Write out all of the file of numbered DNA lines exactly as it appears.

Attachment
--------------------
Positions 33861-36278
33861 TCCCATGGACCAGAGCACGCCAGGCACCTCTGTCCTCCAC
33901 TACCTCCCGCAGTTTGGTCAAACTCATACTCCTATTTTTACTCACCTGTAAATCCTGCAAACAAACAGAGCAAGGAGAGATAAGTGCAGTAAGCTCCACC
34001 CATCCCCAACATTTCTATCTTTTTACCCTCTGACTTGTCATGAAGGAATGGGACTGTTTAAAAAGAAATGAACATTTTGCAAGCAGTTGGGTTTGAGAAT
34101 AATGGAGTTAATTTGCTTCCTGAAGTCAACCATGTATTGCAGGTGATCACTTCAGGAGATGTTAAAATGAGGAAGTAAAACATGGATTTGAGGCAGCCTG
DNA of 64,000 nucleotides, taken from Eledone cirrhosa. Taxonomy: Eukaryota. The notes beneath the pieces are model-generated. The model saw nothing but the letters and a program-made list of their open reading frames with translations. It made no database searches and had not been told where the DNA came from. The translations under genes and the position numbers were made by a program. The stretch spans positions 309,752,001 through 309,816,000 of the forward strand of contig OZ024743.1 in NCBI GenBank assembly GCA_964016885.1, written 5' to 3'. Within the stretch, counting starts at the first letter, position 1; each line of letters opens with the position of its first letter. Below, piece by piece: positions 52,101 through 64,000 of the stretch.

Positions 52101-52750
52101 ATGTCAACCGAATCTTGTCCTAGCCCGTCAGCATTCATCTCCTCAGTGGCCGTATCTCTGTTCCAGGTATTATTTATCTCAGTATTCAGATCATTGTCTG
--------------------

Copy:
Positions 33861-36278
33861 TCCCATGGACCAGAGCACGCCAGGCACCTCTGTCCTCCAC
33901 TACCTCCCGCAGTTTGGTCAAACTCATACTCCTATTTTTACTCACCTGTAAATCCTGCAAACAAACAGAGCAAGGAGAGATAAGTGCAGTAAGCTCCACC
34001 CATCCCCAACATTTCTATCTTTTTACCCTCTGACTTGTCATGAAGGAATGGGACTGTTTAAAAAGAAATGAACATTTTGCAAGCAGTTGGGTTTGAGAAT
34101 AATGGAGTTAATTTGCTTCCTGAAGTCAACCATGTATTGCAGGTGATCACTTCAGGAGATGTTAAAATGAGGAAGTAAAACATGGATTTGAGGCAGCCTG
DNA of 64,000 nucleotides, taken from Eledone cirrhosa. Taxonomy: Eukaryota. The notes beneath the pieces are model-generated. The model saw nothing but the letters and a program-made list of their open reading frames with translations. It made no database searches and had not been told where the DNA came from. The translations under genes and the position numbers were made by a program. The stretch spans positions 309,752,001 through 309,816,000 of the forward strand of contig OZ024743.1 in NCBI GenBank assembly GCA_964016885.1, written 5' to 3'. Within the stretch, counting starts at the first letter, position 1; each line of letters opens with the position of its first letter. Below, piece by piece: positions 52,101 through 64,000 of the stretch.

Positions 52101-52750
52101 ATGTCAACCGAATCTTGTCCTAGCCCGTCAGCATTCATCTCCTCAGTGGCCGTATCTCTGTTCCAGGTATTATTTATCTCAGTATTCAGATCATTGTCTG